Purdue ups focus on drug discovery with $250M investment

With these investments, looks like Purdue University is in a unique position to leverage the growing connection between tech and biotech.

A cryoelectron microscopy reconstruction of ESV1 is shown. A team of Purdue researchers successfully engineered the virus to target and kill cancer cells and eliminated its native infection preferences. (Purdue University image courtesy of Kuhn research group)

A cryoelectron microscopy reconstruction of ESV1 is shown. A team of Purdue researchers successfully engineered the virus to target and kill cancer cells and eliminated its native infection preferences. (Purdue University image courtesy of Kuhn research group)

MedCity News has partnered with BioCrossroads to provide coverage focused on Indiana’s next generation of growth and innovation in life sciences.

Purdue University in Indiana is funneling $250 million into the life sciences over the next five years – a move that marks a notable shift for the engineering-heavy school toward the biological sciences.

The university will use this funding to strengthen its life sciences faculty, build a new chemical genomics facility at the Purdue Center for Drug Discovery, and build stronger programs in the neurosciences, inflammation, immunology and infectious disease.

Purdue, historically, has focused primarily on engineering, says David Johnson, president and CEO of Indiana life sciences trade group BioCrossroads – formerly venturing in the tech transfer realm only as far as medical devices, and less so with therapeutics. Indiana University, with the state’s only medical school, has been the major player in the life sciences.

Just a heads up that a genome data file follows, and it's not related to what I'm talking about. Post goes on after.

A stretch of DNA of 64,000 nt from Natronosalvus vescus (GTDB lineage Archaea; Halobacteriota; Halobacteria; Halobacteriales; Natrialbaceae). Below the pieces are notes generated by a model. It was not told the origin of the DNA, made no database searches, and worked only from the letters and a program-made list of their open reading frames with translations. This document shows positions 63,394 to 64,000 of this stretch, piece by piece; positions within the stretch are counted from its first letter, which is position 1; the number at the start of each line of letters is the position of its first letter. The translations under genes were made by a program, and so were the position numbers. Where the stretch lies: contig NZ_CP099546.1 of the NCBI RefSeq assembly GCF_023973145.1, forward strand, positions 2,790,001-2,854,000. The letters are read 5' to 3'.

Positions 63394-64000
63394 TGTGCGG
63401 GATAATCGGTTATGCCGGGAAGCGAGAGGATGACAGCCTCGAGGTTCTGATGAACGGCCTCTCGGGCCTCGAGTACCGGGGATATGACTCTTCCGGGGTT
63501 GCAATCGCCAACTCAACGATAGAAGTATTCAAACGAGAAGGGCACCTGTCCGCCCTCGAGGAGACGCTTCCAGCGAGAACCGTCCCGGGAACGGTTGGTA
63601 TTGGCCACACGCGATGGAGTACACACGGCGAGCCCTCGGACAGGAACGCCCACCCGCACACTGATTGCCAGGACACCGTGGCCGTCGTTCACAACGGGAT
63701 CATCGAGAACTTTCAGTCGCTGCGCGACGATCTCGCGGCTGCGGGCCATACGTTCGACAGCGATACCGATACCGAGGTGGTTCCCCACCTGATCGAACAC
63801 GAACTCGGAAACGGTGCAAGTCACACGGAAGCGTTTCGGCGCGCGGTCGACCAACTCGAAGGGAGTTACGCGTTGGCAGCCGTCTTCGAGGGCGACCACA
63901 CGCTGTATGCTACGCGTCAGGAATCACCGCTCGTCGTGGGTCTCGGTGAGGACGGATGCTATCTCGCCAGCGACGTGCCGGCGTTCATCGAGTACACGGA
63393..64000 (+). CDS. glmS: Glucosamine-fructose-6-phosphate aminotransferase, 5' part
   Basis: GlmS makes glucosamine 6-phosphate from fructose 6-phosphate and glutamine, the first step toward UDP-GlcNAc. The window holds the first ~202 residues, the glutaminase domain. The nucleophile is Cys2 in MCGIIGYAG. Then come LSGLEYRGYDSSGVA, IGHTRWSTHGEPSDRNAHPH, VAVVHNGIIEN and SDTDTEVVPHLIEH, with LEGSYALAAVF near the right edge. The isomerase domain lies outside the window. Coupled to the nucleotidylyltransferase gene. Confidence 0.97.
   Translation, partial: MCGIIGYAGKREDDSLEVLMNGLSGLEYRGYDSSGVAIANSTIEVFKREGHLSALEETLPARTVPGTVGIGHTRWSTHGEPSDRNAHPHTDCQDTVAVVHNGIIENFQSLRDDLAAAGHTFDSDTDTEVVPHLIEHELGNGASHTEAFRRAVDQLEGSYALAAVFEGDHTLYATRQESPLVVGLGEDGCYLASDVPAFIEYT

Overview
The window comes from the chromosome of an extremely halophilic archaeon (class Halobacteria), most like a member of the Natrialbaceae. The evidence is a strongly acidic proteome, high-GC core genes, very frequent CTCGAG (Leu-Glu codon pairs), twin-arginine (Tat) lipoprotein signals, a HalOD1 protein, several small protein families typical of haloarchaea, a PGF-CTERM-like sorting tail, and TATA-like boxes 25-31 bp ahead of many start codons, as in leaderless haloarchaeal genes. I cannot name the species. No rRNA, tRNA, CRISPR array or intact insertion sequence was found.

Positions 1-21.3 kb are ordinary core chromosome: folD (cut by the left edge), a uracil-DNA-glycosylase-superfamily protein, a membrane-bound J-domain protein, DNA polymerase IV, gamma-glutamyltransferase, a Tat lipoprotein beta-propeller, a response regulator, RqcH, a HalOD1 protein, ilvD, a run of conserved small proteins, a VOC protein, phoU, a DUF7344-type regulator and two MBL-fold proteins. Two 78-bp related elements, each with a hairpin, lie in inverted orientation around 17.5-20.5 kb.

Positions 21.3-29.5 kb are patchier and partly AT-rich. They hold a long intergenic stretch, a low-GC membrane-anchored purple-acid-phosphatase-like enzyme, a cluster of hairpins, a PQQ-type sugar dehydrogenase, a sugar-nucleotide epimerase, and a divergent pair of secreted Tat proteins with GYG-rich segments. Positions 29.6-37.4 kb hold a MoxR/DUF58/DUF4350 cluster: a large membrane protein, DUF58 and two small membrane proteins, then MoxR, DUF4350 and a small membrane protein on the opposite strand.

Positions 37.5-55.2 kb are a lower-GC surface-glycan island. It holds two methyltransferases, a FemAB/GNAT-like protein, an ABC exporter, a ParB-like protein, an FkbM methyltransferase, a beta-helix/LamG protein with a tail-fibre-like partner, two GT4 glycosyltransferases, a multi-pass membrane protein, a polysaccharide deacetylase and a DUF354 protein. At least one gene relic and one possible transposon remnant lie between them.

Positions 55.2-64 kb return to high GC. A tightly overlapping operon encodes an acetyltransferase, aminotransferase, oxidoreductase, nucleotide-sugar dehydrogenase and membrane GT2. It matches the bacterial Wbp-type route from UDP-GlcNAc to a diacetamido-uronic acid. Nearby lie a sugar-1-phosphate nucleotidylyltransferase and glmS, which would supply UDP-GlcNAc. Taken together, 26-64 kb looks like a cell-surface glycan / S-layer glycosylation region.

However, this investment shows that the university is upping its game in the life sciences – and plans to become a stronger player in the therapeutics space as well. Also, in regards to Purdue’s strong computer science program:

“I think there’s a growing convergence between the tech and biotech sectors,” Johnson said. “We’re seeing that in startups, the industry, and academic research models as well – and a school like Purdue is well-situated to take advantage of both sides of that coin.”

The university has been building up its focus on the life sciences of late. For instance, this past fall it announced another $60 million investment in the life sciences.

Purdue now has spun out research for 40 compounds that are now in the development pipeline, of which two have been approved. Beyond that, 14 are in human trials and the remaining are still in preclinical study.

Given Purdue’s proximity to big pharma player Eli Lilly and Company, this investment is particularly interesting:

“If we’re going to make further strides against disease in the 21st century – and I’m convinced that we can – then progress will depend on deep collaboration between academic research centers and industry,” said John C. Lechleiter, chairman, president and CEO of Indianapolis-based Eli Lilly and Company, in a statement. “Purdue University’s major investments point the way. They will make Purdue an even more important player in drug discovery and applied life sciences research – attracting industry partners, stimulating innovation-based growth in Indiana, and above all turning scientific leads into potential new treatments.”